Fundraiser features 19th century tools, household items

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Anna Marie Lux
Wednesday, August 21, 2013

JANESVILLE TOWNSHIP—Kay Demrow carefully placed a human yoke around her neck and onto her shoulder.

“They probably balanced a pail on each side like this,” she explained.

People in the 1800s used the well-worn wooden frame to carry water. More than 150 years later, the yoke is a reminder that oxen were not the only beasts of burden.

Earlier this week, Kay demonstrated how the yoke was used. Then she placed it among some 600 hand-woodworking and farm tools, lamps, crocks, cast-iron utensils and household items.

She has spent hours brushing the dust and dirt off the relics, which date from before the Civil War to the 1950s.

“I owed it to the people who once used these things to get them looking decent,” Kay said.

She does not know how a few of the items worked.

But one thing is certain: Everything is for sale, even the mystery tools, and some of the money will benefit the Luther Valley Historical Society.

Included in the sale are a primitive butter churn, rug beaters, various woodworking planes and chisels, cow bells, an ice-cream maker, even a fork with three tines made from a single piece of wood. A hatchet to trim bark off trees might date to the early 1800s.

The public is invited to Kay's garage Labor Day weekend and again in late September to buy or to get a glimpse into the everyday items of 19th-century life. Earlier this summer, a similar sale was held, with items being priced by members of a local history group.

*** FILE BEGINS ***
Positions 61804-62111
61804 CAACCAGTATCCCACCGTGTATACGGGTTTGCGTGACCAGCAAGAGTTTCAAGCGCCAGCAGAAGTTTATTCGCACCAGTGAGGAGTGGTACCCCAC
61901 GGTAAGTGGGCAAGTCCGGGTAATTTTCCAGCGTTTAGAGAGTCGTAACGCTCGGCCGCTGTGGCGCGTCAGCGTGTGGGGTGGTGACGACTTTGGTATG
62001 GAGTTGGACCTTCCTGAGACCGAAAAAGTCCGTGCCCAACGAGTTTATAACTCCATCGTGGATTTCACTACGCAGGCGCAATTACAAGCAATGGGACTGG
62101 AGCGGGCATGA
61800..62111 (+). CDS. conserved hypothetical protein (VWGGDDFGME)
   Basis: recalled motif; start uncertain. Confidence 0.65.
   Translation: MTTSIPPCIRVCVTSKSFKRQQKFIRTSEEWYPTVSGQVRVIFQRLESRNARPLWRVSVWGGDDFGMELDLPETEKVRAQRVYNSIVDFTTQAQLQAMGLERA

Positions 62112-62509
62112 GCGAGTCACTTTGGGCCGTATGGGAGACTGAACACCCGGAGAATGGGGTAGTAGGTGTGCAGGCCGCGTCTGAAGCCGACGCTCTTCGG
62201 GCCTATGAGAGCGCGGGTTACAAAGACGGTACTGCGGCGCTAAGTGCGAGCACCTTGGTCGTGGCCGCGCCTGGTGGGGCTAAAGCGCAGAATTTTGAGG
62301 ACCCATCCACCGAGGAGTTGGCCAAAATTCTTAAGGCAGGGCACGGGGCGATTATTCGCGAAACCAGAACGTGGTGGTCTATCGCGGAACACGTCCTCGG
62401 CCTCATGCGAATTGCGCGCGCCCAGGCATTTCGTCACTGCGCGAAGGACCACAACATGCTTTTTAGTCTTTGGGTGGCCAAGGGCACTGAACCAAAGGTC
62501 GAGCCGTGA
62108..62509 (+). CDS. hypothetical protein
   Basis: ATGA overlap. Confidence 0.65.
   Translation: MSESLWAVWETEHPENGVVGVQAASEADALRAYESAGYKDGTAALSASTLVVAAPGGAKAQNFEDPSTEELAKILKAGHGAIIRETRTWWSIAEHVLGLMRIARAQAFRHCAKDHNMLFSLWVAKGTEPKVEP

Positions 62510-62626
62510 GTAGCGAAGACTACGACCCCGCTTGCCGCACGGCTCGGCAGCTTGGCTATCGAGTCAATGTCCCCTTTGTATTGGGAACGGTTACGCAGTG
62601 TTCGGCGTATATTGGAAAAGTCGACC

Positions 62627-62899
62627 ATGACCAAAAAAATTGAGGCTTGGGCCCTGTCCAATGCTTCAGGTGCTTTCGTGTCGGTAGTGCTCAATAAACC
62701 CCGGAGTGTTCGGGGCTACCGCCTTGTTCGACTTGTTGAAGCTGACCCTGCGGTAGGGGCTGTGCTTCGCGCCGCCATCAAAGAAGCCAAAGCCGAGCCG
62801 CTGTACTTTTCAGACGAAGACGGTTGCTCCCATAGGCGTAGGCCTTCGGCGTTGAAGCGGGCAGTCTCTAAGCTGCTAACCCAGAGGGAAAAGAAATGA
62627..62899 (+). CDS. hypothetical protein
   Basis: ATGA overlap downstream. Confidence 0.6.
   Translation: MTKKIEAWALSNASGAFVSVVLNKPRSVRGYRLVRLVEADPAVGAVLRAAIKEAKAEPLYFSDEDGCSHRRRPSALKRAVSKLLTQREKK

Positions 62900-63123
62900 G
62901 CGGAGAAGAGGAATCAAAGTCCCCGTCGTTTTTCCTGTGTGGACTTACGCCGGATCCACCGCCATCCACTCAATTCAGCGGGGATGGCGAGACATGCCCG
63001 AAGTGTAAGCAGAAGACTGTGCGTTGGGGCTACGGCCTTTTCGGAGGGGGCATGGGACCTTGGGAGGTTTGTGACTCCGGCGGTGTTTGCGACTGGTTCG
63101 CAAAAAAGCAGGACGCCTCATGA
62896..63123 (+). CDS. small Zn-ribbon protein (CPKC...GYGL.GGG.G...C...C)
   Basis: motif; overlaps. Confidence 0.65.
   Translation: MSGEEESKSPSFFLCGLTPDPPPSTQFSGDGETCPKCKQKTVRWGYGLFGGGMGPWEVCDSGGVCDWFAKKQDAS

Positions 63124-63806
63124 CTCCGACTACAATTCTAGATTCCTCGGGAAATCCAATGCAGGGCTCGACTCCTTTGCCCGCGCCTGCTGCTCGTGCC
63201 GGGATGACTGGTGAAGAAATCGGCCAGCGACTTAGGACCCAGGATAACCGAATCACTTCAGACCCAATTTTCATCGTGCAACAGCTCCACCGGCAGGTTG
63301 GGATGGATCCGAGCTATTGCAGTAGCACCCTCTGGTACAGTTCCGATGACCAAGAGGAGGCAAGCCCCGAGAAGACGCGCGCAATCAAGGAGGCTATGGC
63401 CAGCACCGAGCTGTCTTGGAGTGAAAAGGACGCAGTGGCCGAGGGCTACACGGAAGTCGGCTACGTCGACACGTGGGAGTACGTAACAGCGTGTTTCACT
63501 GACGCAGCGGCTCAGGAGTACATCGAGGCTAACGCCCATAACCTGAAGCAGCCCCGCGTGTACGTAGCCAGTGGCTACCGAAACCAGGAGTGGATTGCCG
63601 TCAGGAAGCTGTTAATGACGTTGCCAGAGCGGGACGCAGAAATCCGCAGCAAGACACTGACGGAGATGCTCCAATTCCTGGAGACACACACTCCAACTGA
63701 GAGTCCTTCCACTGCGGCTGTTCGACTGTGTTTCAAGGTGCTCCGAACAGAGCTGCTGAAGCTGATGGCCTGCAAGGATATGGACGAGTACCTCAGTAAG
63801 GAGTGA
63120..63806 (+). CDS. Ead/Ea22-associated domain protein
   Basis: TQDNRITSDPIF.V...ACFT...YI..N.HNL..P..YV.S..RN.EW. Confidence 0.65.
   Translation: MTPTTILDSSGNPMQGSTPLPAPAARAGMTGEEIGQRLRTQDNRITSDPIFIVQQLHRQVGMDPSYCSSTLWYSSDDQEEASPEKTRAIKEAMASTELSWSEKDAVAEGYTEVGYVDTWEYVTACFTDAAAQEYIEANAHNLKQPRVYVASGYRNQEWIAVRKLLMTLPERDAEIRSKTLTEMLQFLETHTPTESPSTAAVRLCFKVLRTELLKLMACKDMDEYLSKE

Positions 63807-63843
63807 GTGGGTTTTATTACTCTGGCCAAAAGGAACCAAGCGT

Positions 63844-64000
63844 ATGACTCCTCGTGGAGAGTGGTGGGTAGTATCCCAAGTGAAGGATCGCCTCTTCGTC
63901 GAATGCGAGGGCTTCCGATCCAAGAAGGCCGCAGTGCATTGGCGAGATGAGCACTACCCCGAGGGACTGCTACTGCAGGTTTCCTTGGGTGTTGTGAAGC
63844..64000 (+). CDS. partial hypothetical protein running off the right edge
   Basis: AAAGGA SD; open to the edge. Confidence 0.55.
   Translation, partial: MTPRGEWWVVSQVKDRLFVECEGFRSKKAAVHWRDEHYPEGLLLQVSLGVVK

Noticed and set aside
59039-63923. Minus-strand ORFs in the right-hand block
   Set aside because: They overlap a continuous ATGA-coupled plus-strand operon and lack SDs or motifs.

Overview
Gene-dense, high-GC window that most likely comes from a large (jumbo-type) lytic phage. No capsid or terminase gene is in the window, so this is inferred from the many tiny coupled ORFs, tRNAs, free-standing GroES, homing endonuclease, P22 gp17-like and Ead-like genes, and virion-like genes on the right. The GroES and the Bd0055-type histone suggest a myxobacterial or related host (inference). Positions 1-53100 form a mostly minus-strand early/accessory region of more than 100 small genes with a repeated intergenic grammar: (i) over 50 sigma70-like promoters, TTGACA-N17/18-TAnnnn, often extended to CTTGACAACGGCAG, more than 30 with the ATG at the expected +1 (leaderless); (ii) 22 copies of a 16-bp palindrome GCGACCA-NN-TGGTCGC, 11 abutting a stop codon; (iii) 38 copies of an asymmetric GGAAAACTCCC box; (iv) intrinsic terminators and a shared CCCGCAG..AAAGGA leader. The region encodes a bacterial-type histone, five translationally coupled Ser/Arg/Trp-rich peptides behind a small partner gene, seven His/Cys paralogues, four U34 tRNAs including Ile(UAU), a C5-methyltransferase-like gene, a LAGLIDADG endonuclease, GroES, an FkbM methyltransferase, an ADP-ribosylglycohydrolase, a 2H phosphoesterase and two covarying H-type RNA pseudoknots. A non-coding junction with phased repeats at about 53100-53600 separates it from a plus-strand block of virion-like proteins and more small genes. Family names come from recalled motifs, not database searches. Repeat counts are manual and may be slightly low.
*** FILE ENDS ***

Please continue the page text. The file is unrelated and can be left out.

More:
Kay's love of the past makes her a good person to host the event.

In 1992, she volunteered to index thousands of newspaper articles in the archives of the Luther Valley Historical Society. The detailed work began her long relationship with the group, dedicated to preserving and sharing local history.

Today, Kay is an archivist two days a week at the historical society, located in the 1910 bank on Depot Street in Footville. She also is the group's treasurer and editor of its newsletter, where she has printed stories of Rock County immigrants. In addition, she has taken photos of vintage tractors and old barns in Luther Valley for the society's annual calendar.

Luther Valley historically included Plymouth, Spring Valley, Newark and Avon townships, mostly settled by Norwegians. The historical society, founded in the 1930s, collects and preserves the history of Luther Valley and Magnolia and Center townships.

“The reason the antiques are so interesting to me is because I've researched the lives of the people who settled Luther Valley,” Kay explains.

Many of the tools and household items date to settlement times.

“There's an awful lot of history here,” she said, picking up a Civil-War-era lamp. “It's not beautiful, but it's history.”

In 2011, Kay was researching the 100th anniversary of a tornado that cut a deadly path through Rock County. In the process, she met the Rock County resident who collected the antiques across 40 years. The collector, who wants to remain anonymous, agreed to the sale, with 60 percent of the proceeds going to the owner and 40 percent going to the historical society.

The 200-member society will use the money to maintain three buildings in Footville: the historic bank, which houses the archives; the 1914 telephone museum, and the building behind it that holds telephone-dialing equipment.

Before discovering her passion for history, Kay spent many years in food service in the Milton School District and as a restaurant owner with her husband.

“These things are history,” Kay said. “The tools provided pioneers with their livelihoods. They survived because of these things, and I am proud of this heritage.”

Anna Marie Lux is a columnist for The Gazette. Her columns run Sundays, Tuesdays and Thursdays. Call her with ideas or comments at (608) 755-8264, or email amarielux@gazettextra.com.


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